The Tale of Two Kitchens
Pillar & Peacock help steer the renovation of a historic estate’s cooking quarters.
“The west wing tells a story that is completely different from that of the Tayloe family that lived in the main house.”— Catherine Emery
Built between 1748 and 1758, the Neo-Palladian stone mansion at Mount Airy Plantation is located on the banks of eastern Virginia’s Rappahannock River and is listed on the National Register of Historic Places. It is home to Tayloe Emery, an eighth-generation descendant, his wife, Catherine, and their two young sons.
To update the main home, two wings, and many outbuildings, the couple invested in a vast room-by-room renovation project. Interestingly, the undertaking was documented in 10 episodes of the HGTV show, “American Rehab, Virginia,” available on Amazon Prime. The scope of the work included two kitchens—one located in the main house and used daily, the other in the west wing for caterers and guests. Each has its own history.
Situated in the hyphen between the main house and the west wing, the family kitchen is notable for its distinct curved shape. Originally a breezeway through which servants carried meals from the west-wing kitchen to the main-house dining room, it was turned into a kitchen in the mid-1960s. By the time designers Adrianne Bugg and Brandeis Short of Pillar & Peacock were called in, the space was sorely outdated.
To start, they removed some of the 68 Kelly-green cabinets. With cabinetry on both sides of the room, an oversize refrigerator eating into the floor area, and laundry units in the middle of it all, the corridor-like 12-ft.-wide space was odd and uncomfortable. In response, all upper cabinets were removed and replaced with floating shelves, and floor-to-ceiling cupboards supplemented lost cabinet space. Other updates included new Buckingham Slate countertops, a refurbished vintage Hotpoint refrigerator, and new lighting from Schoolhouse Electric.
Another significant move was blocking off one of the five doors accessing the room—which felt like too many—and turning another into a decorative Dutch door for added light and ventilation. Additionally, the trodden wood floors were stenciled with a diamond pattern, and the laundry facilities were moved out.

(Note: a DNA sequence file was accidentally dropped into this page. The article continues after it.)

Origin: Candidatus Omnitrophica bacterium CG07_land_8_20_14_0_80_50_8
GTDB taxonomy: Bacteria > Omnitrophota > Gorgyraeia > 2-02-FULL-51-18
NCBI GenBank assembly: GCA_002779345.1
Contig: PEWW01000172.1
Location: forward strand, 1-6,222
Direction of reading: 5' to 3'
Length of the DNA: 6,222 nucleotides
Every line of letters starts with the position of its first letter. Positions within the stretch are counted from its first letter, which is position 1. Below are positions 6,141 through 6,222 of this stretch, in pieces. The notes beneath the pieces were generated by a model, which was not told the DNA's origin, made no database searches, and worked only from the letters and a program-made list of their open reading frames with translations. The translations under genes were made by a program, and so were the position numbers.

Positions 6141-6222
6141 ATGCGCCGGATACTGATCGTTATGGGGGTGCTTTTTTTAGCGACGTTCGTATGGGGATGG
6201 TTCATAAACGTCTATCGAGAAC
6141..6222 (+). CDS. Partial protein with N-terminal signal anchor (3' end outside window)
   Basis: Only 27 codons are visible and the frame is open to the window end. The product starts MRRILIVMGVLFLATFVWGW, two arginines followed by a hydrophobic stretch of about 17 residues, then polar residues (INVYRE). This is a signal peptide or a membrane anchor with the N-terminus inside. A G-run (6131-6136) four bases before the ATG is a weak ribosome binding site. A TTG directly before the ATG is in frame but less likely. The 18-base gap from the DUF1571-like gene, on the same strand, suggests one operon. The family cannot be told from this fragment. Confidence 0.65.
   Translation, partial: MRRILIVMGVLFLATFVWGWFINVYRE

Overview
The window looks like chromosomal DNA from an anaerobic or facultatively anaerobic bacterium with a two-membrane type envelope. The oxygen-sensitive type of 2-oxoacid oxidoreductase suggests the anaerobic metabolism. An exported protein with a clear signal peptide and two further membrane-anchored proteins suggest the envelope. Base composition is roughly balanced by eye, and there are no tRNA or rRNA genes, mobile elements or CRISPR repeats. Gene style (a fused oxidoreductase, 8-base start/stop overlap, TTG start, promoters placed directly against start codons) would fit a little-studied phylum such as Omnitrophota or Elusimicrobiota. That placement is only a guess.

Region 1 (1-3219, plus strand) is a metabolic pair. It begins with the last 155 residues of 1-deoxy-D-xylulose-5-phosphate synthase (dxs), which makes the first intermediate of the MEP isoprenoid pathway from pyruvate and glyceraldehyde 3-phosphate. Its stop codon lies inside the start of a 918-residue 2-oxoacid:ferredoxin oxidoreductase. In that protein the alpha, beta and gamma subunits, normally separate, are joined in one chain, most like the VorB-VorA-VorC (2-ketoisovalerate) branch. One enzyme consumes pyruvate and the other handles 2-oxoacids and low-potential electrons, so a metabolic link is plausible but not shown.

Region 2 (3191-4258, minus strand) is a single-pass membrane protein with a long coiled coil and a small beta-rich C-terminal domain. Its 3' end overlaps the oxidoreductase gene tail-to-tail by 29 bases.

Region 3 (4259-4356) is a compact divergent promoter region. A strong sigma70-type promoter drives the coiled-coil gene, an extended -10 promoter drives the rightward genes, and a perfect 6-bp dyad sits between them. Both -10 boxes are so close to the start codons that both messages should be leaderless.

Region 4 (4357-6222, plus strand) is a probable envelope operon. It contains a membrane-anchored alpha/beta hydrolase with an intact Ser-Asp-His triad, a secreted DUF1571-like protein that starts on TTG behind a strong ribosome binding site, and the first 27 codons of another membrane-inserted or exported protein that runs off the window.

Seating was key to making the kitchen work. The team fit a custom-built banquette-style dining area in one end of the room. It was constructed from salvaged bed rails used for the tabletop, which sits on an antique pedestal base, and cupboard doors form the seat back.
Restoring the west-wing kitchen was much more involved. It had been built separate from the main house to protect the house in case of a fire, and it served as the servants’ kitchen. There was no electricity, no plumbing, no floors, and no cabinetry. In fact, it hadn’t been touched in 200 years.
The first order of business was to restore the original fireplace, which was on the verge of collapse. The work was complicated by the fact that it was on a load-bearing wall. In addition to the settlement issues, the bricks were in bad shape. Masons installed a temporary steel support-beam system while they dismantled the deteriorated areas and re-created the footing. They also punched an arched opening on the same wall to connect the kitchen to the adjacent lounge.
Over the existing dirt floor the masons installed a new brick floor. Working under the auspices of the Department of Historic Resources meant mortar was not allowed—anything covering the original floor couldn’t be permanent. Instead, the spaces between bricks were filled in with sand. Like the floor, black paint for the window trim was subject to approval; such materials had to possibly resemble the original. Toward that end, they added open shelving with 18th-century-style brackets on three walls—thought to replicate the original layout.
Covered in 200 years’ worth of creosote, cleaning the ceiling required a lot of elbow grease. The team scraped and bleached it, then added stain blocker. Despite two coats of paint, yellowing came through; ultimately, multiple coats of paint were needed.
The homeowners had a vision for a DIY island. They repurposed cabinet fronts for the bottom shelving, and the butcher-block top was made from remnant pine and fir framing materials cut into 4-in. blocks and glued together. Above the island they hung a pot rack made from a ladder that once connected the couple’s bedroom closet to an upstairs bathroom.
Salvaged materials lend this kitchen much of its character, which is enhanced by the new 1100-lb. cast-iron English cooker with three ovens that is used as a heat source as well as for cooking.
Further changes included the addition of a mudroom with laundry facilities to the first floor, and a bedroom with private bath, which replaced storage space on the second floor.
Regarding the cheerful color palette, Adrianne remarks: “One reason this kitchen is so lively and bright is because it needed to show well on TV. We had to find a balance because we really had two clients—the homeowners and the production company.” Clearly, they found it.
Photos courtesy of Pillar & Peacock, except where noted
Main House Kitchen
Countertops: Buckingham Slate
Cabinetry hardware: Anthropologie
Lower cabinetry paint color: Rockport Gray, Benjamin Moore
Tall cabinetry paint color: Green Blue, Farrow & Ball
Backsplash: 3×6 in white Daltile Rittenhouse Square
Plumbing fixtures: Kohler
Sconces and flush-mounts: Schoolhouse Electric
Door and window paint color: Black Knight, Benjamin Moore
Floor stenciling colors: Green Blue, Farrow & Ball; Rockport Gray, Benjamin Moore
Wall paint color: White Dove, Benjamin Moore
West Wing Kitchen
Countertops: Butcher Block
Cabinetry hardware: House of Antique Hardware
Cabinetry paint color: Kennebunkport Green
Plumbing fixtures: Kohler
Lighting: Shades of Light
Window paint color: Black Knight, Benjamin Moore
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